Popcorn ceilings can contain asbestos
Q. We live in an older house with popcorn ceilings. I don’t like them and they are filthy in some places. Is there any way to improve this without a costly removal?
A. Popcorn ceilings in older homes might contain asbestos. Your first step should be to have the popcorn tested for this hazardous material, which can cause serious health problems if particles get into the air and are breathed. Popcorn is most likely to contain asbestos if it was installed before about 1978.
Use a spray bottle of water to wet several areas on the ceilings and scrape off small samples. Place the samples in plastic sandwich bags and send them to a laboratory (check your yellow pages for local labs or look online). If your ceilings contain asbestos, dealing with them is a job for trained professionals and could be quite expensive. Popcorn that is asbestos free can be removed by do-it-yourself methods.
Removal is a messy job but is almost a necessity if you plan to sell the house. Many potential buyers these days are aware of the potential dangers of popcorn ceilings and won’t buy a house with them. If you plan to remain in the house and take your chances with the ceilings, their appearance can be improved by painting. Painting is a tricky job because most popcorn is water based, and latex paint applied directly to it can cause the popcorn to loosen and fall off. Apply a coat of oil-based primer first. The primer is best applied with a sprayer, but sometimes a roller can be used. Once primed, it can be painted with any good latex ceiling paint.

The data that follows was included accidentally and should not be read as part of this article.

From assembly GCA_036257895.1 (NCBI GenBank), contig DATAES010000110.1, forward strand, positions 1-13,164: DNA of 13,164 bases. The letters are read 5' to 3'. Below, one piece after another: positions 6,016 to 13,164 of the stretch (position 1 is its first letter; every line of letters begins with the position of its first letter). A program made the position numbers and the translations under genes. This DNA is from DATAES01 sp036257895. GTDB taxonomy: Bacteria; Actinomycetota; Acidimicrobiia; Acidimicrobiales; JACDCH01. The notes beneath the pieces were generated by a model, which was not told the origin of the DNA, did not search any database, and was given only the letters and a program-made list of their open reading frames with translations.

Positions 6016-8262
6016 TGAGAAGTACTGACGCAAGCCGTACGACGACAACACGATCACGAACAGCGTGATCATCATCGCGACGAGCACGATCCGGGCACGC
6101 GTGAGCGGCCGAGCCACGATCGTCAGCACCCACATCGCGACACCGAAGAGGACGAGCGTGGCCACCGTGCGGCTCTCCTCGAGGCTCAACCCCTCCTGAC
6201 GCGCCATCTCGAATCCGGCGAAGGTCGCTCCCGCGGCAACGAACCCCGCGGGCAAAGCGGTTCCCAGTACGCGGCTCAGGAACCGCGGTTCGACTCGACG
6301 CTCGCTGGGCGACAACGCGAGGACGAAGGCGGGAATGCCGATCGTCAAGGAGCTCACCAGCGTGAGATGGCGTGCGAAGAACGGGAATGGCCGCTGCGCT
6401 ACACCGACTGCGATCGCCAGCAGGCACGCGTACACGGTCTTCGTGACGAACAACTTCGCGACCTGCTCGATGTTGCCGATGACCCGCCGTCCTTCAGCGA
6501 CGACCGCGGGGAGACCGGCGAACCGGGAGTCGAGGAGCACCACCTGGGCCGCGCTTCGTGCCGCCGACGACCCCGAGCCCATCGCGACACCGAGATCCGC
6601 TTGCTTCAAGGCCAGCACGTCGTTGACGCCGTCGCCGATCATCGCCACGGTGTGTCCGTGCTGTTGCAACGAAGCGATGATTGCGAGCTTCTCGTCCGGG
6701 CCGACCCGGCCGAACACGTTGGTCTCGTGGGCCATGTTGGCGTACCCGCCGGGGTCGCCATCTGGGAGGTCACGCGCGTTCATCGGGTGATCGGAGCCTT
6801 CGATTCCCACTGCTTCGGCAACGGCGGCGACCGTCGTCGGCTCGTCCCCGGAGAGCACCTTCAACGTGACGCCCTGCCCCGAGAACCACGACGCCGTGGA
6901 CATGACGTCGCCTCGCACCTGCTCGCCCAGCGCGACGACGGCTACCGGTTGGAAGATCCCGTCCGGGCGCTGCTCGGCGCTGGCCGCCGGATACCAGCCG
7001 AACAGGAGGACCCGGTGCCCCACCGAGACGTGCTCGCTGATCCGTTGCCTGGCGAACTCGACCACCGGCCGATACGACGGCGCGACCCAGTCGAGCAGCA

Another strategy is to cover the ceilings and popcorn with a new layer of 3/8-inch drywall. Drywall installation should be done by an experienced tradesperson; hoisting drywall sheets to a ceiling takes special equipment. Suspended ceilings are another option for hiding the popcorn, but not a real solution.
Q. I have an older wood deck that is dirty and stained. There are a lot of plants around it that I don’t want to damage. How can I clean the deck without harming my plants?
A. There are a number of deck cleaners that are claimed to be safe for plants, but it pays to be cautious anyway. A good strategy, before starting cleaning, is to soak the plants thoroughly and cover them with plastic sheeting. When you have finished cleaning, remove the plastic and rinse the plants again.
If the deck is built of pressure-treated wood, and you have or can rent a pressure washer, you should be able to clean the deck without using any chemicals at all. Treated wood can stand fairly high-pressure streams of water without damage, but this is not so with softer woods like cedar and redwood.
With any deck, you should test in an inconspicuous place before using the pressure washer on the more visible parts of the structure. You can also check for plant-safe deck cleaners at home centers and on the Internet. A cleaner called Spray & Forget doesn’t require scrubbing or rinsing and is supposed to be safe for plants.